Technetium(IV) chloride

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Technetium(IV) chloride
TcCl4 structure.png
Names
IUPAC name
Technetium(IV) chloride
Other names
Technetium tetrachloride, Technetium chloride
Identifiers
14215-13-5 YesY
Properties
TcCl4
Molar mass 239.718 g/mol
Boiling point 300 °C (572 °F; 573 K)[1]
Structure
Orthorhombic, oP40
Pbca, No. 61
a = 0.603 nm, b = 1.165 nm, c = 1.406 nm
α = 90°, β = 90°, γ = 90°
Related compounds
Other anions
Technetium(VI) fluoride
Other cations
Manganese(II) chloride
Rhenium(V) chloride
Ruthenium(III) chloride
Except where otherwise noted, data are given for materials in their standard state (at 25 °C [77 °F], 100 kPa).
YesY verify (what is YesYN ?)
Infobox references

Technetium(IV) chloride is the chemical compound composed of technetium and chlorine with the formula TcCl4. It was discovered in 1957 as the first binary halide of technetium. It is the highest oxidation binary chloride of technetium that has been isolated in the solid-state. It is volatile at elevated temperatures and its volatility has been used for separating technetium from other metal chlorides.[2] Colloidal solutions of technetium(IV) chloride are oxidized to form Tc(VII) ions when exposed to gamma rays. [3]

Technetium tetrachloride can be synthesized from the reaction of Cl2(g) with technetium metal at elevated temperatures between 300-500 °C:[4]

Tc + 2 Cl2 → TcCl4

Technetium tetrachloride has also been prepared from the reaction of ditechnetium heptoxide with carbon tetrachloride in a bomb reaction vessel at elevated temperature and pressure:

Tc2O7 + 7 CCl4 → 2 TcCl4 + 7 COCl2 + 3 Cl2

At 450 °C under vacuum, TcCl4 decomposes to TcCl3 and TcCl2.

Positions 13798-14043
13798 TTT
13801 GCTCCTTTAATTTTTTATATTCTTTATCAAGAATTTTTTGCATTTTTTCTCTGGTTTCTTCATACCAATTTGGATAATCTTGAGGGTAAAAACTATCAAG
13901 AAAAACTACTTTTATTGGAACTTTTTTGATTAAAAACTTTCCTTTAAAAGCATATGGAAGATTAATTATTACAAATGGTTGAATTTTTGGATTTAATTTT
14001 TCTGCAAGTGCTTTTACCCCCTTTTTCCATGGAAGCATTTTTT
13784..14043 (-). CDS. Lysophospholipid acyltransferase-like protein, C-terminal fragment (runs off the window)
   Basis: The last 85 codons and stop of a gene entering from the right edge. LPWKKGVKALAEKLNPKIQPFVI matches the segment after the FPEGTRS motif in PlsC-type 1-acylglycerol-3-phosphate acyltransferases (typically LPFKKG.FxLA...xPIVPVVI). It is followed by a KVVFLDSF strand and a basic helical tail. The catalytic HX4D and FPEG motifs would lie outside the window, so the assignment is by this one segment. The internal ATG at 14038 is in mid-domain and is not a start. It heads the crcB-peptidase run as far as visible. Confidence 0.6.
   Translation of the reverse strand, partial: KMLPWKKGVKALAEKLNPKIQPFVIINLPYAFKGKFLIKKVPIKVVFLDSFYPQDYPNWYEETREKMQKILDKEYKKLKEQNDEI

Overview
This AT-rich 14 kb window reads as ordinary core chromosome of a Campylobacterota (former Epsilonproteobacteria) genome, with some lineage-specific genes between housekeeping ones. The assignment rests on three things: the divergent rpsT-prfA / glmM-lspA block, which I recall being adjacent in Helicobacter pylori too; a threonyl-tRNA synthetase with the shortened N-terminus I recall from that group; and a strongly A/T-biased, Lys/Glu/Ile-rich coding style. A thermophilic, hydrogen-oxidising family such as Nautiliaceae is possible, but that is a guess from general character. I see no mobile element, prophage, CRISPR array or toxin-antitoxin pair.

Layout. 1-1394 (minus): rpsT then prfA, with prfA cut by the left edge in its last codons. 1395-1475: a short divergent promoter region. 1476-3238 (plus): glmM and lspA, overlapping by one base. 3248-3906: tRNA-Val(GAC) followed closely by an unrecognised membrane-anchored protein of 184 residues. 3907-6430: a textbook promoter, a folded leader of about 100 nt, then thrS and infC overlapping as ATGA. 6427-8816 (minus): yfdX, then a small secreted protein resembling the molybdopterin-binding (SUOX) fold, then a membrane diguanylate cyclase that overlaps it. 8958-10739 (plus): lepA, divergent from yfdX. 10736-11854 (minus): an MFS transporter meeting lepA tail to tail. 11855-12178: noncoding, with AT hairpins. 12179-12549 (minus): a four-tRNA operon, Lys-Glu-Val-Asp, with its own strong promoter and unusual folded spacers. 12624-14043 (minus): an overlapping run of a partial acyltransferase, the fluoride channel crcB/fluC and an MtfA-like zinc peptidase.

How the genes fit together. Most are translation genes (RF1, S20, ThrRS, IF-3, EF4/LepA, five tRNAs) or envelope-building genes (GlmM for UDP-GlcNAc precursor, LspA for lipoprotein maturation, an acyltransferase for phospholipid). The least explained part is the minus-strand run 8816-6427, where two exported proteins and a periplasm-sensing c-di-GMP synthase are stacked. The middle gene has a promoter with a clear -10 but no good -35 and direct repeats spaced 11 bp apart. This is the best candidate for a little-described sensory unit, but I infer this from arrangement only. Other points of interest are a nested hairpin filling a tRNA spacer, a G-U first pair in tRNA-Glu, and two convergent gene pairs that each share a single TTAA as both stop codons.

Technetium trichloride[edit]

Technetium trichloride TcCl3 was reported in 2010. It was prepared from ditechnetium(III) tetraacetate dichloride and HCl(g) at 300 °C as a black solid and consists of triangular Tc3Cl9 units with C3V symmetry, with each Tc atom coordinated to two Tc neighbors and five chloride ligands (Tc-Tc bond length 2.44 angstrom).[5]

References[edit]

  1. ^ Lide, D. R., ed. (2005). CRC Handbook of Chemistry and Physics (86th ed.). Boca Raton (FL): CRC Press. ISBN 0-8493-0486-5. 
  2. ^ Schwochau, Klaus (2000). Technetium. Wiley-VCH. p. 67. ISBN 3-527-29496-1. 
  3. ^ Fattahi, M.; Vichot, L.; Poineau, F.; Houée-Levin, C.; Grambow, B. (2005). "Speciation of technetium(IV) chloride under gamma irradiation". Radiochimica Acta. 93 (7): 409–413. doi:10.1524/ract.2005.93.7.409. 
  4. ^ Johnstone, Erik V.; Poineau, Frederic; Forster, Paul M.; Ma, Longzou; Hartmann, Thomas; Cornelius, Andrew; Antonio, Daniel; Sattelberger, Alfred P.; Czerwinski, Kenneth R. (2012-07-09). "Technetium Tetrachloride Revisited: A Precursor to Lower-Valent Binary Technetium Chlorides". Inorganic Chemistry. 51 (15): 8462–8467. doi:10.1021/ic301011c. 
  5. ^ Poineau, Frederic; Johnstone, Erik V.; Weck, Philippe F.; Kim, Eunja; Forster, Paul M.; Scott, Brian L.; Sattelberger, Alfred P.; Czerwinski, Kenneth R. (2010). "Synthesis and Structure of Technetium Trichloride". Journal of the American Chemical Society. 132 (45): 15864–5. doi:10.1021/ja105730e. PMID 20977207.